Transcript for John Walsh returns to TV to help missing children
You can tell that she's not quite the same. We have two parents of a 13 year old who are deceased. We have a 13 year old who was abducted for 88 days against her will forcibly. It doesn't get any more serious than that. Reporter: For 13 year old Jayme Closs, the nightmare, hearing her father shot and watching her mother die. You did cause the death of Denise J. Closs. Reporter: Closs escaped and ran for help. I saw a young woman approach me. She was crying and said I need help, I don't know where I am. I'm lost. Please help me. Reporter: Thin, disheveled but alive. An outcome all too rare. Perhaps no one understands it better than John Walsh. We were holding out hope she was alive. She not only saved herself, she also caught her own perp. In the time she was in there, she found out his last name, what his car looked like. A description, a mazing for a 13 year old. Reporter: His 6-year-old son was abducted. There were no amber alert, no media coverage. I had to beg to get on good morning America. Reporter: They made sure the abduction became national news. But Adam had been murdered. I don't know who would do this to a 6-year-old child. And I said we've got to find your wife and we've got to tell her. And I said you know what? I'll tell her. I'll be the one to tell her. Toughest thing I've ever done. Reporter: The case would remain cold for decades. Walsh turned his attention to making sure no families had to endure what he had. This is America's most wanted. Reporter: Perhaps best known for his work on the show America's most wanted. The next time I see Allen's face, I want to see bars. Reporter: Agencies around the world and the country depended on it. They said John, you have 1422 of the world's most dangerous fugitives, more than any FBI agent in the history of the country, and you're private citizen. Reporter: Over 20 years later his own son's case still unsolved. He called this man to help solve the mystery. In 2008, based on these two pictures and a mountain of evidence, the detectives pieced it together from a different way than the original detectives. The new Hollywood police chief officially closed the case by naming the man who killed him. He would be arrested for the abduction and murder of Adam Walsh on July 27, 1981. It took 27 years to solve that case. Most people don't get that help. Reporter: How often do you think about it? Every day. I'll always be the parent of a murdered child. And it's a wound that cracks over on holidays and birthdays, but I don't bleed to death. I never gave up. And I wanted do honor his memory, and he's my angel. Reporter: After Adam's death, Walsh and his wife became advocates and would help found the national center for missing and exploited children. There are more than 420,000 reports of missing children by law enforcement last year. I believe children are and can be resilient. They have something we don't have. They have this ability to look at the good side of the public. Reporter: But Walsh knows there's still so much danger out there. I'm John Walsh and this is in pursuit. Reporter: He now has a new show, in pursuit with John Walsh on discovery, where he can bring attention to missing children in each episode. This time he's joined by his son Callahan. Your father took us to places. He was our eyes and ears on the ground around the world, now that's going to be you. I spent my time following my dad and being in a family who lost a child, I have empathy for these families. Reporter: In one episode, the story of a 30-year-old manhunt. If he's still alive, he's a horrible creep dirt bag who murdered a very nice young man. He's been out there 30 years. He needs to be brought back to justice. Reporter: What perspective do you think with your youth being a different generation, what will you bring to the show that might be different. This show is, we're harnessing the power of social media, the most important tool is a photo of that child, social media is going to harness the power of the public like the hotline did, and we're going to use it as a tool for our viewers to engage them and give us the tips that we need. Reporter: Walsh knows all too well how important raising awareness can be. He's helped publicize several high-profile cases like Elizabeth smart. The smart family asked me to fly there the day she was recovered. And when I saw Elizabeth walk down the stairs that night, I said this is good. Reporter: And Jaycee Dugard's. It's been exactly six months since the blond sixth grader was kidnapped. Reporter: With Closs's case being the latest to hit headlines, he talks about bus surfers. They'll figure out if that kid goes home alone, if they have to walk half a mile or quarter of a mile. They figure out how they're going to get that kid. It's like hunting. Reporter: What you just said will horrify a number of parents. Because most kids go to school, come home, there's no drama at all. I've been telling parents for years, that the national center has done research the last ten years. The most vulnerable time for a stranger abduction is on the way to school, from the bus stop to school and at night. The bus surfers look for the individual kids that grab their fascination and that they can get the easiest from that bus stop. Reporter: By his own account, John Walsh has spent a lifetime digging, searching the underbelly of society. Seeking not revenge but justice. The problem and the challenge is to keep those kids' pictures and their memory alive. We never give up. I've learned over the years, don't give up. Anything you can do. Reporter: We in America love happy endings. Will Jayme have a happy ending? She's alive. She made it. She made it out. She's not just another picture that we're not going to figure out what happened to her. I hope I get to meet her some day. I'm going to tell her I'm really proud of you. Reporter: I'm Byron Pitts in New York. Our thanks to Byron. In pursuit airs Wednesdays on 10:00/9:00 central.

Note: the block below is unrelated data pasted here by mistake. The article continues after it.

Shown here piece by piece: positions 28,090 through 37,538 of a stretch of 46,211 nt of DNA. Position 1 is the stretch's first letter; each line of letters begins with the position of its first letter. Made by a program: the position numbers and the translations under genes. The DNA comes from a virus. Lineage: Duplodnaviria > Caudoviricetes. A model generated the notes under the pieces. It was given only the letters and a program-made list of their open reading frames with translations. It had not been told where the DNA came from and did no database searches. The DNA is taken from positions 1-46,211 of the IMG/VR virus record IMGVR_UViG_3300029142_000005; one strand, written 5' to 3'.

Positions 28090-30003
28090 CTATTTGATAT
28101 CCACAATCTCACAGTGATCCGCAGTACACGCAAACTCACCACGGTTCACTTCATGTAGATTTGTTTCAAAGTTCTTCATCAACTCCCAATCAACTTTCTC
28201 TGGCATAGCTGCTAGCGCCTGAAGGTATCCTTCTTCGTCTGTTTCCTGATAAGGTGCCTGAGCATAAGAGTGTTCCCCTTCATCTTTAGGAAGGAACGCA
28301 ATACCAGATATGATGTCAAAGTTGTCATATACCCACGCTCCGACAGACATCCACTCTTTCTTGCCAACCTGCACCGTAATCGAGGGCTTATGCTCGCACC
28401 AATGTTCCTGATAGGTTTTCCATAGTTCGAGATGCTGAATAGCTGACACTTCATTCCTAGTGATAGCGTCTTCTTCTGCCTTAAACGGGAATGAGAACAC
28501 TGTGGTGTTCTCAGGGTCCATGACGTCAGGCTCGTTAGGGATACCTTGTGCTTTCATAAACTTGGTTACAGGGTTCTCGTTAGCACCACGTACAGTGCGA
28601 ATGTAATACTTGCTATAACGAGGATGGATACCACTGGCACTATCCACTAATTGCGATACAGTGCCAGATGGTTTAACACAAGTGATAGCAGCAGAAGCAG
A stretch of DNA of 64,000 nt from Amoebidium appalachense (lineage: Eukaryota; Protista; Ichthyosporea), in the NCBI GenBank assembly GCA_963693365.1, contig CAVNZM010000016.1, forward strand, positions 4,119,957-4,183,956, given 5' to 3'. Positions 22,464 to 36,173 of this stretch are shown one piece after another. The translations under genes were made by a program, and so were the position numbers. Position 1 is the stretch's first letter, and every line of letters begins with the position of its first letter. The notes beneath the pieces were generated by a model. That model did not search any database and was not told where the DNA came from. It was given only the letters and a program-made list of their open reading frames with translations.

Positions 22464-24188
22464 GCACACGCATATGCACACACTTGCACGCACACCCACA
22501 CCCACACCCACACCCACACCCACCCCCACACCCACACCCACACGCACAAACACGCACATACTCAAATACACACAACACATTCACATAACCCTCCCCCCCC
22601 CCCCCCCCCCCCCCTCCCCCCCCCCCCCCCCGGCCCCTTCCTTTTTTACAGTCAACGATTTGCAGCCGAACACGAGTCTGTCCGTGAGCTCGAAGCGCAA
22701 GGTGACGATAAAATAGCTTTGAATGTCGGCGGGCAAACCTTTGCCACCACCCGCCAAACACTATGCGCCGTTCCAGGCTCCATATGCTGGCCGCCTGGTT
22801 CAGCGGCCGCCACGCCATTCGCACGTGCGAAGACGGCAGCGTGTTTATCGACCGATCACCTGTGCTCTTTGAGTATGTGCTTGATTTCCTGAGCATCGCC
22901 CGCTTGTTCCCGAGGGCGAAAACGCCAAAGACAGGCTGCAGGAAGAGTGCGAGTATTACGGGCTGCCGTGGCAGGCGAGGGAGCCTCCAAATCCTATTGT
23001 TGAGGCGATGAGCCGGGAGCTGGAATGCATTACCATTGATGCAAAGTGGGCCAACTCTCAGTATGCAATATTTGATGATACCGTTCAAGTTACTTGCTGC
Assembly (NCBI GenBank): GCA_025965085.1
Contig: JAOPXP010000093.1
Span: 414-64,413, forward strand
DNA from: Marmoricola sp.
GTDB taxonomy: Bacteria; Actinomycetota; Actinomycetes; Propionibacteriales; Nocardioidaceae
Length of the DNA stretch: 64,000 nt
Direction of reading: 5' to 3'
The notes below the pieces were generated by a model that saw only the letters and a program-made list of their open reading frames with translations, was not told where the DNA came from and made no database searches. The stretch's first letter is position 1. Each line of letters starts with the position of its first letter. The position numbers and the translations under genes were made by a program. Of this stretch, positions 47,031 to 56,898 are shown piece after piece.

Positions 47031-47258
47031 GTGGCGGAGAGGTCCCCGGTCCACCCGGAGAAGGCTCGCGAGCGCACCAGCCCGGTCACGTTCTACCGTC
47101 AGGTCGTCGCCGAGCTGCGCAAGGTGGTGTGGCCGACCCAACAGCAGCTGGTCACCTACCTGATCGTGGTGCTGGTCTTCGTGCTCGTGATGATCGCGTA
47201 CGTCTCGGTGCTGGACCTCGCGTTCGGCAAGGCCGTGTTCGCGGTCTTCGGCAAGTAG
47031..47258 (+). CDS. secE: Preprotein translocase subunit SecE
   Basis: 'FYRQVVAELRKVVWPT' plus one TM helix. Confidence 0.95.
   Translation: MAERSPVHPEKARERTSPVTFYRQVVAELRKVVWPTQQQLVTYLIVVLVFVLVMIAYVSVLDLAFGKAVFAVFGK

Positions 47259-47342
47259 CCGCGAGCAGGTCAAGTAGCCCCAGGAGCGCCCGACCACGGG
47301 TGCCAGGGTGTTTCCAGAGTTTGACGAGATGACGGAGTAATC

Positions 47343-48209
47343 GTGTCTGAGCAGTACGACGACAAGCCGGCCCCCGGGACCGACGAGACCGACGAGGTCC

This transcript has been automatically generated and may not be 100% accurate.